As libraries, museums and archives digitise their physical holdings—converting texts, objects, and artworks to digital records—the volume of cultural heritage data grows. Creating visualisations of these datasets allows us to see an overview of collections, observe patterns within them, and showcase their richness. Through visualising data by time, we may discover and convey historical narratives. This talk will explore what we can expect from visualising cultural data, walking through a series of timeline visualisation projects with different cultural heritage institutions. What factors govern what we can build and what interpretations we can make? How does incompleteness of the data play a role? Can we trust what we see? And is the data alone enough to tell the stories that people wish to tell?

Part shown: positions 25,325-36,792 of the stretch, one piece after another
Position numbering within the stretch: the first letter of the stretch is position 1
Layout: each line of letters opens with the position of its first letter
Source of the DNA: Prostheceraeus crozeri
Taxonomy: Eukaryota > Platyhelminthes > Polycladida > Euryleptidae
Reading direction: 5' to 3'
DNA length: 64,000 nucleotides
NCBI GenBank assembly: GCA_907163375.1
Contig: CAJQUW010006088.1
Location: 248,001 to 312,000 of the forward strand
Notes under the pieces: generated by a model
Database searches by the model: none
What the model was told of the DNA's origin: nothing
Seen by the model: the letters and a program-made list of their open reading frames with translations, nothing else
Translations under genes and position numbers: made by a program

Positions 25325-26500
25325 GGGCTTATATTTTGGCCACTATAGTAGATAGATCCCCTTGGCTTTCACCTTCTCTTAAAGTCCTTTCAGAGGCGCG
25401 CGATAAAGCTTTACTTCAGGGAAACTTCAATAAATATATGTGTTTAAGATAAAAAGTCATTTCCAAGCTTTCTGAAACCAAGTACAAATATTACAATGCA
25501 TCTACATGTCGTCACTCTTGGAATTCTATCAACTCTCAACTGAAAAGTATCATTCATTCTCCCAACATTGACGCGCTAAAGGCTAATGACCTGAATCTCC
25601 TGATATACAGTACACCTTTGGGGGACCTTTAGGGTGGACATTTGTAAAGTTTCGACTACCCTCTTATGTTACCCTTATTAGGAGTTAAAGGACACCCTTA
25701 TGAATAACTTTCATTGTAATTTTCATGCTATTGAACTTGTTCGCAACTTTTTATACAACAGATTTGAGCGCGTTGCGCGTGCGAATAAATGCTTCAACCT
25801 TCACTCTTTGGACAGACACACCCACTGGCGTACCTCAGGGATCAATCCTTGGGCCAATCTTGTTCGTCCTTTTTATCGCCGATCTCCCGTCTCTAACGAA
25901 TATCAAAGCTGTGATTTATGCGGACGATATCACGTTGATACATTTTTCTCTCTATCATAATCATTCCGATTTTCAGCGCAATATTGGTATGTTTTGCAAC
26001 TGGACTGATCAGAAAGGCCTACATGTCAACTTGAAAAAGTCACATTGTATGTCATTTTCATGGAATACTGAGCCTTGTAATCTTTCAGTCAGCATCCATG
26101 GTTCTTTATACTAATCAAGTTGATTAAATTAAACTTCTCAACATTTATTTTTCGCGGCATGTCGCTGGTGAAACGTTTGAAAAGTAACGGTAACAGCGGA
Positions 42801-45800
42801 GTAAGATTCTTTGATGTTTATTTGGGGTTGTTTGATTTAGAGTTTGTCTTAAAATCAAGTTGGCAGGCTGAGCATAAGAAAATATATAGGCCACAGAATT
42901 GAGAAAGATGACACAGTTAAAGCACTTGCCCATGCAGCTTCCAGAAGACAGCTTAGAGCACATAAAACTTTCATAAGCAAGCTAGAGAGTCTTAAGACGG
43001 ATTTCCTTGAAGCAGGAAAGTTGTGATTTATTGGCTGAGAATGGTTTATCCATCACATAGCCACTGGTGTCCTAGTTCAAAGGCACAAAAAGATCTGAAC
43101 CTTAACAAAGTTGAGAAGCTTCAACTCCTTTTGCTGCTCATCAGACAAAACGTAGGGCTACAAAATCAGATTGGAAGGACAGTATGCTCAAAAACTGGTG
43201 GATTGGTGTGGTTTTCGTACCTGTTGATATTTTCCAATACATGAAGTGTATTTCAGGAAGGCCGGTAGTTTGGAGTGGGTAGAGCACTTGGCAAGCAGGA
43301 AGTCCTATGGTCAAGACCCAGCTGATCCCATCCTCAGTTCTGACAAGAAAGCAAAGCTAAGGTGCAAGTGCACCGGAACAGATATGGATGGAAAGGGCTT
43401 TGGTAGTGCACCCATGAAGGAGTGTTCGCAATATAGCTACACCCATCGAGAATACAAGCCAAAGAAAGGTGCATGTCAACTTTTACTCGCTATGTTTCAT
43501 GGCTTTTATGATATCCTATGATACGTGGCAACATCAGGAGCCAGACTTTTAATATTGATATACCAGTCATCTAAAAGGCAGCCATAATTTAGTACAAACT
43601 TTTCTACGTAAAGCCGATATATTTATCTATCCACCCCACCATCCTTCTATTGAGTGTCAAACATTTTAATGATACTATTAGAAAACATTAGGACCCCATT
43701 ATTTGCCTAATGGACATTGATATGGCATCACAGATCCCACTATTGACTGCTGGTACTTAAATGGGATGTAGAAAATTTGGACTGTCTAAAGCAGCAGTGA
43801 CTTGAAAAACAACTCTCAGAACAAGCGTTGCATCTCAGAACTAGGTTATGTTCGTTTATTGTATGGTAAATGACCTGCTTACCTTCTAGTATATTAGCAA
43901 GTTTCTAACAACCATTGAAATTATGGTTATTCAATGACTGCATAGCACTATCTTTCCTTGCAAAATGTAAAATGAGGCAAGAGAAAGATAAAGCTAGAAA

Our focus is the digital humanities, especially visualisation of datasets such as text archives and object collections data in museums. The name “digital humanities” implies just two disciplines, computing and the humanities. What is the designer’s role? Collectively we should be able to explain what our contribution is —especially when some may fear our replacement by AI systems. We argue that there are particular aspects of designing that are distinctive and can enable more effective visualisations to be produced: (1) expertise in the visual articulation of meaning, (2) human-centric methods, and (3) the quick and adaptable use of low-fidelity early prototyping. We base our argument especially on the idea of design as a form of inquiry or research, and illustrate the three benefits using our recent interactive data visualisations with organisations including the Wellcome Library, Cooper Hewitt Smithsonian Design Museum and V&A London.